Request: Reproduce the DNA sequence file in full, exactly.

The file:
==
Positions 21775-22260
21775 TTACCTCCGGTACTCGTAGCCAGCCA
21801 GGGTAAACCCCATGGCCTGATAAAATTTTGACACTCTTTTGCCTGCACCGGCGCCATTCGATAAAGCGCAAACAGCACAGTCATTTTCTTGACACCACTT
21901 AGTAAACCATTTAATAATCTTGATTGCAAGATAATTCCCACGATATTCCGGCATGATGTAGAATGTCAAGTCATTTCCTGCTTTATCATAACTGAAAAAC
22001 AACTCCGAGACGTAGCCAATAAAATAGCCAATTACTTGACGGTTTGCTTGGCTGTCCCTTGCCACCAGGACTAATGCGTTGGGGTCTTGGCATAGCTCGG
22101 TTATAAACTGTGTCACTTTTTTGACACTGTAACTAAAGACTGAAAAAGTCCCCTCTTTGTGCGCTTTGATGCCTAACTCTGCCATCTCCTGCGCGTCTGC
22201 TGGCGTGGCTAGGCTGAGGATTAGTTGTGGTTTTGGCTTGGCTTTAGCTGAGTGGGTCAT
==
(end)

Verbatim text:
Positions 21775-22260
21775 TTACCTCCGGTACTCGTAGCCAGCCA
21801 GGGTAAACCCCATGGCCTGATAAAATTTTGACACTCTTTTGCCTGCACCGGCGCCATTCGATAAAGCGCAAACAGCACAGTCATTTTCTTGACACCACTT
21901 AGTAAACCATTTAATAATCTTGATTGCAAGATAATTCCCACGATATTCCGGCATGATGTAGAATGTCAAGTCATTTCCTGCTTTATCATAACTGAAAAAC
22001 AACTCCGAGACGTAGCCAATAAAATAGCCAATTACTTGACGGTTTGCTTGGCTGTCCCTTGCCACCAGGACTAATGCGTTGGGGTCTTGGCATAGCTCGG
22101 TTATAAACTGTGTCACTTTTTTGACACTGTAACTAAAGACTGAAAAAGTCCCCTCTTTGTGCGCTTTGATGCCTAACTCTGCCATCTCCTGCGCGTCTGC
22201 TGGCGTGGCTAGGCTGAGGATTAGTTGTGGTTTTGGCTTGGCTTTAGCTGAGTGGGTCAT